Experts say the discrepancies between Trump's property taxes and loan documents may constitute fraud.
Documents newly obtained by ProPublica this week show that Donald Trump's businesses may have fudged their books in order to both avoid paying taxes and obtain loans — a practice experts said might constitute outright fraud.
According to ProPublica's report, the documents show that Trump's businesses reported different profits, expenses, and occupancy numbers to potential lenders than they did on New York City tax filings.
The mismatched figures made the Trump-owned buildings owned appear in better financial shape on the loan documents than they did on property tax filings, which showed the buildings were less profitable.
Nancy Wallace, a finance and real estate professor at the University of California-Berkeley, told ProPublica that the discrepancies in those filings may represent "versions of fraud."
It's unclear which set of figures were true.
Lying on tax forms is a federal offense. Both Trump's former personal attorney and longtime "fixer" Michael Cohen, as well as former Trump campaign Chair Paul Manafort, are serving prison time for falsifying tax and bank documents, among other things.
Cohen, for his part, accused Trump in sworn testimony back in February of lying about his net worth.
Congress has subpoenaed Trump's tax returns and documents from his accounting firm, since he has not released them publicly himself, as other presidents have in the past. Trump, however, has blocked congressional investigators and is refusing to turn those documents over, an act that could further worsen his situation amid the House impeachment inquiry. Treasury Secretary Steven Mnuchin has also worked to keep Trump's taxes private.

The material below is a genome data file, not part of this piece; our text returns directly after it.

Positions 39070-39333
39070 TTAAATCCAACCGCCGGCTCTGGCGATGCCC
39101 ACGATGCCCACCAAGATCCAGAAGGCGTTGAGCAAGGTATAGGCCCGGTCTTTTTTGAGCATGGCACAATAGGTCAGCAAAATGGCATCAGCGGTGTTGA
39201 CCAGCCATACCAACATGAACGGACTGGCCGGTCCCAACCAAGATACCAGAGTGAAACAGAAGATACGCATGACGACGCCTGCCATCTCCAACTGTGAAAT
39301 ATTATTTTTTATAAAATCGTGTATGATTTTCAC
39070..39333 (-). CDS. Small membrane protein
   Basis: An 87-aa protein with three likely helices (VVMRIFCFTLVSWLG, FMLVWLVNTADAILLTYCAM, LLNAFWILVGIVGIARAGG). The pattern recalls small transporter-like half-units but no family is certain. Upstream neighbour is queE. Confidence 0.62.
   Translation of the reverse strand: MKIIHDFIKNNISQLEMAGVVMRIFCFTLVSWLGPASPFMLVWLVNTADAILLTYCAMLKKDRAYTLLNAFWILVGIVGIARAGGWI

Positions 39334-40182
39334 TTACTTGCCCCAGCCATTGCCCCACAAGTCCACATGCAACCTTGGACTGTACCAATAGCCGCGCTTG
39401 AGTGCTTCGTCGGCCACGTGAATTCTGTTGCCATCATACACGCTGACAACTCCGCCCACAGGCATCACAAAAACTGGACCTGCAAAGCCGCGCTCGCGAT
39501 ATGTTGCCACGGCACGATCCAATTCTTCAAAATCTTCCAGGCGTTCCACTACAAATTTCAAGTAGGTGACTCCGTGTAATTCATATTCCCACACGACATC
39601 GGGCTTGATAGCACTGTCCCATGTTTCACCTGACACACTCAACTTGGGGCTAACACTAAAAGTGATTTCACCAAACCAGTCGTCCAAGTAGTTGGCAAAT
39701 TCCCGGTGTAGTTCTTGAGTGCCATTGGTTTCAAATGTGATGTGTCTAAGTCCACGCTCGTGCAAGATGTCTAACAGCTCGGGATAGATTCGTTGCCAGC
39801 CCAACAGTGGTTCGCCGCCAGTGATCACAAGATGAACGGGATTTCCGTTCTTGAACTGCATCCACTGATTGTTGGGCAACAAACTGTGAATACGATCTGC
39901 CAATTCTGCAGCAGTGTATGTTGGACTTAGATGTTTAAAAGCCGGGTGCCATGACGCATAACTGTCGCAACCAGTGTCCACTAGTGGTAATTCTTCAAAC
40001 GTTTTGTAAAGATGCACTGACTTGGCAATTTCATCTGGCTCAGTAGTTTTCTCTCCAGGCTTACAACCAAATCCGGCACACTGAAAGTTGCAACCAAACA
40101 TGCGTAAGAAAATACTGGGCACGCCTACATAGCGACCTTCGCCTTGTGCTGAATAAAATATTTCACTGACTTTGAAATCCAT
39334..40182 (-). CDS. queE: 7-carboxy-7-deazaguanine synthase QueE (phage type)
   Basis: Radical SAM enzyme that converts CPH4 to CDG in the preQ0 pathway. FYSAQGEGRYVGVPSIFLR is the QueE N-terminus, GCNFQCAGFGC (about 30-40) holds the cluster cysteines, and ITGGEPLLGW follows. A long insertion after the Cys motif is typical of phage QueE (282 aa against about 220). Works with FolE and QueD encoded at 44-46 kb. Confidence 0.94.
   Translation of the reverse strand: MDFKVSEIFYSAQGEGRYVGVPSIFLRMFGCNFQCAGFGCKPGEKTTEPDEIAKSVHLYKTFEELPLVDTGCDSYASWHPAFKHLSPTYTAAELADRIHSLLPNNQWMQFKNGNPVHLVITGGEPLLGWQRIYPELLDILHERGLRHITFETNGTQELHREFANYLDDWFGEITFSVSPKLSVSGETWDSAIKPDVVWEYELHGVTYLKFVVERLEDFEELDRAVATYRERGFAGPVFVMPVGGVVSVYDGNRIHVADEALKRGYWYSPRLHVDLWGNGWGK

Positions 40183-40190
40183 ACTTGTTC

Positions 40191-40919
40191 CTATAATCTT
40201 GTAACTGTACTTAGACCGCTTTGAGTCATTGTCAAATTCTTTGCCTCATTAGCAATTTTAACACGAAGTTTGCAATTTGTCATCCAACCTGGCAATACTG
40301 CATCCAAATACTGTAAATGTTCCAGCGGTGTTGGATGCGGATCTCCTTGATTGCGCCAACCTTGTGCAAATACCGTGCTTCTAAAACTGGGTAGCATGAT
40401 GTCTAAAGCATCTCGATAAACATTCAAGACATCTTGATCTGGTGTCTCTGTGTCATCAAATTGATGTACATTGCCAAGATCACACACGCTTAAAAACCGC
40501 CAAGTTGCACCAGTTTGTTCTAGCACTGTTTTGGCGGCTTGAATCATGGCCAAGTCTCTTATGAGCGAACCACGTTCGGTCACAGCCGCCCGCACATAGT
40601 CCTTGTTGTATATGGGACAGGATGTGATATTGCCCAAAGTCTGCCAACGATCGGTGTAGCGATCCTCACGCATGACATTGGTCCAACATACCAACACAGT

Despite this, those seeking the documents have made some headway: On Oct. 7, a federal judge ordered Trump to turn his tax returns over to prosecutors in Manhattan. And on Friday, a federal appeals court in Washington, D.C., also ordered Trump's accounting firm to turn over tax documents to House investigators.
Trump is appealing the rulings. So far, he has lost every court battle to keep the documents under seal.
A bombshell report from the New York Times in 2018 that showed what appeared to be outright instances of tax fraud on Trump's part. According to the report, Trump and his siblings, in the 1990s, helped "his parents dodge taxes" by using a "sham corporation."
Trump's legal team responded to the report by claiming "IRS transcripts, particularly before the days of electronic filing, are notoriously inaccurate."
Published with permission of The American Independent Foundation.